Recipe: Wild Humboldt Tea + Upcoming Events

Among the old-growth Redwoods of Northern California, my herbal journey began in the late 1990s. Having thousands of acres of ancient forests to explore, my primal self was awakened.  

I wanted to live off the land, eat wild foods, wildcraft herbs and make all my medicine. And so I did that blissfully for years. Then a desire to become an acupuncturist came over me and I completed a four-year master’s degree and passed the licensing boards. I opened a clinic and worked closely with my community to provide much-needed healthcare. Seeing clients and helping people heal themselves is the most rewarding experience, but I knew I had to share the wisdom of herbalism and Chinese medicine with as many people as I could.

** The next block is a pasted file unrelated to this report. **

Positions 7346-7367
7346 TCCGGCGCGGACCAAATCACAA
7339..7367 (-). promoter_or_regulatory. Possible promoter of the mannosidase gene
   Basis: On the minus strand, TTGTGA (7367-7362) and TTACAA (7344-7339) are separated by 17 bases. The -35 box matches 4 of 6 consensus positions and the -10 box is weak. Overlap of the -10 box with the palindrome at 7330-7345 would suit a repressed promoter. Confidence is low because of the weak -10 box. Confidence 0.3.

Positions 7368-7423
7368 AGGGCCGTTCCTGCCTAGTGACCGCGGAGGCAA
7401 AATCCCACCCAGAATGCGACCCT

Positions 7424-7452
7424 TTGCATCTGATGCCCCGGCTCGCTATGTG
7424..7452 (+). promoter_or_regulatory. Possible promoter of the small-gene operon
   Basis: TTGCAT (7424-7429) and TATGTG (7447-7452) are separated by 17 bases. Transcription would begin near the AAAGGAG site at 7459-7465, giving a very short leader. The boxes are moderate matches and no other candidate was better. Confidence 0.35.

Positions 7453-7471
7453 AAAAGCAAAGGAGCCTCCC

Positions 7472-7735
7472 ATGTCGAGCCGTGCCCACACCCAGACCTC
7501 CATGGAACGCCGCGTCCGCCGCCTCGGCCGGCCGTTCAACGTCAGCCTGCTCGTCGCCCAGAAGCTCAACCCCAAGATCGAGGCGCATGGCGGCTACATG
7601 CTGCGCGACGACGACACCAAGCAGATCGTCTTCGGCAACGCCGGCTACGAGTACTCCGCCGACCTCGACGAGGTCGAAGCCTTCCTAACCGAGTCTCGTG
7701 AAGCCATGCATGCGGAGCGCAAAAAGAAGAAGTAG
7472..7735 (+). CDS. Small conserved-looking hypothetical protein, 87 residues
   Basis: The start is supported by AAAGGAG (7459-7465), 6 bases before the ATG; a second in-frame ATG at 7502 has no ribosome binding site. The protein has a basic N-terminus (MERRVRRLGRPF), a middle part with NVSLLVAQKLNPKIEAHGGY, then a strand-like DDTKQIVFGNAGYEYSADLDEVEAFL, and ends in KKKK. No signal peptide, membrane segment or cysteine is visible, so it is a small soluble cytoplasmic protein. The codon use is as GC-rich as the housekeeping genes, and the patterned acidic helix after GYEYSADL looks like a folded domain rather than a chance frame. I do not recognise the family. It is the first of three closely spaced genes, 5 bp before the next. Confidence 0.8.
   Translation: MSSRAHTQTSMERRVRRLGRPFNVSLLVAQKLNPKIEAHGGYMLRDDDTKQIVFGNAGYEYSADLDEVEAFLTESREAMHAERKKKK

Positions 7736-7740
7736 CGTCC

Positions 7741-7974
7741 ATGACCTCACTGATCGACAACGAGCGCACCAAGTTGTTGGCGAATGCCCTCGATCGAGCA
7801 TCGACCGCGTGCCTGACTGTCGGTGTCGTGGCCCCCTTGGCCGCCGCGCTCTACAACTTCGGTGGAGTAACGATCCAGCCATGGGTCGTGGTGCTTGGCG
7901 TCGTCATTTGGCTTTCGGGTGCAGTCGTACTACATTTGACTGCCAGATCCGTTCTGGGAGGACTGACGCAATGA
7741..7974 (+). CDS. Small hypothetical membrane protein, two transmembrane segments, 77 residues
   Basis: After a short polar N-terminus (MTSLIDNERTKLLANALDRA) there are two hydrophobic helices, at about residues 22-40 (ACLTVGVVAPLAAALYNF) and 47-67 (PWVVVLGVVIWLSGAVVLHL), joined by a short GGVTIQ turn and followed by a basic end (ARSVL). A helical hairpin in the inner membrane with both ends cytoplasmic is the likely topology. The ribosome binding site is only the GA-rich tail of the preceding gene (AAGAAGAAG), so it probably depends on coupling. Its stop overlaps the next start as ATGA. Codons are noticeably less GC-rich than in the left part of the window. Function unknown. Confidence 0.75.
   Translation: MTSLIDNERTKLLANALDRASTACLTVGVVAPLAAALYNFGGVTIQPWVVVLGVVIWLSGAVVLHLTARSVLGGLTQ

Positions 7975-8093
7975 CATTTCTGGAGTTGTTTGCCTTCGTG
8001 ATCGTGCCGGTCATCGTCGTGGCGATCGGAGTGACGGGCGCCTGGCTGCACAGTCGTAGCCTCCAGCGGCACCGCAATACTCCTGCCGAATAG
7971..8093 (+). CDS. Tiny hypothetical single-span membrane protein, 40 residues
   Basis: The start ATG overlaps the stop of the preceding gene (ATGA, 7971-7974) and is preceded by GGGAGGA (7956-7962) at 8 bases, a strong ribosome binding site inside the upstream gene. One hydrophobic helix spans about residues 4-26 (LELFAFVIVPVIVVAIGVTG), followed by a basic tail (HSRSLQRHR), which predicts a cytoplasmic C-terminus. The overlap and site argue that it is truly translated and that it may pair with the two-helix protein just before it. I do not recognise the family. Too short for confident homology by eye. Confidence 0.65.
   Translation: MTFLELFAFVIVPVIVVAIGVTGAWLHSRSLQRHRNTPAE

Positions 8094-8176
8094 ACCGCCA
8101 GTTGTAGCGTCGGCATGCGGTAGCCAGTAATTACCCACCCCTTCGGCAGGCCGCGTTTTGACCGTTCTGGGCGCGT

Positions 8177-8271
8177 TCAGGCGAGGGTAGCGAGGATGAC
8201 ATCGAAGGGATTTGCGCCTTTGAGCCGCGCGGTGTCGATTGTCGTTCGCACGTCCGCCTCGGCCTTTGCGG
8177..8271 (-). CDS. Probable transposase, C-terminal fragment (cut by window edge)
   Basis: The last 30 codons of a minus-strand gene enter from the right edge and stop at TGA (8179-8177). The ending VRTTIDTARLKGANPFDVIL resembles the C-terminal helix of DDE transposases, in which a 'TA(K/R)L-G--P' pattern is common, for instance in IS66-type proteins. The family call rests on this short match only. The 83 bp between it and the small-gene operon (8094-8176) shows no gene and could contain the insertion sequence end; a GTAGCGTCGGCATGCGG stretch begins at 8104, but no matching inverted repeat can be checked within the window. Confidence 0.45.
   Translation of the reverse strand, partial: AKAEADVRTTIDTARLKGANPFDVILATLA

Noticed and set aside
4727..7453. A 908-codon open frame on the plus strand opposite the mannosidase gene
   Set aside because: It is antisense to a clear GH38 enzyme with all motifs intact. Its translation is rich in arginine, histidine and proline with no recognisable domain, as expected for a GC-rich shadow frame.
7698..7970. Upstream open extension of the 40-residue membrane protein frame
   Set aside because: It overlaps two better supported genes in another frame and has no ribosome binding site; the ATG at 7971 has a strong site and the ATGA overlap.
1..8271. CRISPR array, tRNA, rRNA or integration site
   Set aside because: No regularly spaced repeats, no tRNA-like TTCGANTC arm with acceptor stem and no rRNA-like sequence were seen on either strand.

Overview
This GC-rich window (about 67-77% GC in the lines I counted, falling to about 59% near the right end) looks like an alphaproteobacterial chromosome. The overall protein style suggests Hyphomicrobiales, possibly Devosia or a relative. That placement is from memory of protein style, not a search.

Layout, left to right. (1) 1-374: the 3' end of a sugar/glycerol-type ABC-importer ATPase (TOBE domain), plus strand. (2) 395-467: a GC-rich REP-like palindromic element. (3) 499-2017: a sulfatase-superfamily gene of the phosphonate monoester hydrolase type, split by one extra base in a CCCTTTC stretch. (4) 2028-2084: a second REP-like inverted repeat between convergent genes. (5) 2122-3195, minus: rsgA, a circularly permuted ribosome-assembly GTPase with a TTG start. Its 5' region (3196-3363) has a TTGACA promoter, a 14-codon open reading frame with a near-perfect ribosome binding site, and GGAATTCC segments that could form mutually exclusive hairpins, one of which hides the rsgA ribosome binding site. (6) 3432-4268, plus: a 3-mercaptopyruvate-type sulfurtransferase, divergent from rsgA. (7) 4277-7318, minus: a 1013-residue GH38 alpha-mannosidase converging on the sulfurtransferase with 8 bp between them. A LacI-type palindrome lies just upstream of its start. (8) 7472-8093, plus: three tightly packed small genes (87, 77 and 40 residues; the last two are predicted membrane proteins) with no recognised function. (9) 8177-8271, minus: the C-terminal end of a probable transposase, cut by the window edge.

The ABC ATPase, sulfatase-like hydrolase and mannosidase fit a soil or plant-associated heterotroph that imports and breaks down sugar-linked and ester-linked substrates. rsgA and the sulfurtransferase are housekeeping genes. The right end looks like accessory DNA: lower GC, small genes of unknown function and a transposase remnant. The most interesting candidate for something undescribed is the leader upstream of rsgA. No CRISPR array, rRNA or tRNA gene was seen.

And so I left the comfort and shelter of the wilderness to live in Denver, with views of towering downtown buildings instead of majestic forests and Mother Ocean. It is now easier to teach at conferences throughout the US and abroad, and I have the opportunity to work at Colorado School of TCM and Colorado School of Clinical Herbalism.( Not to mention I now actually have consistent, high-speed internet which was hard to get anywhere I lived in Humboldt County, Cali.).

I know it was the right decision because everything has fallen nicely into place since I moved here over a year ago. This year’s teaching schedule is filling in nicely and I have the time to both see a few clients and continue to work on my herb book, “Plant Songs.”

Here are my 2016 teaching dates through June:

Saturday, March 5, 2016 – Sunday, March 6, 2016

The Roots of Chinese Medicine

Festival of Herbs Series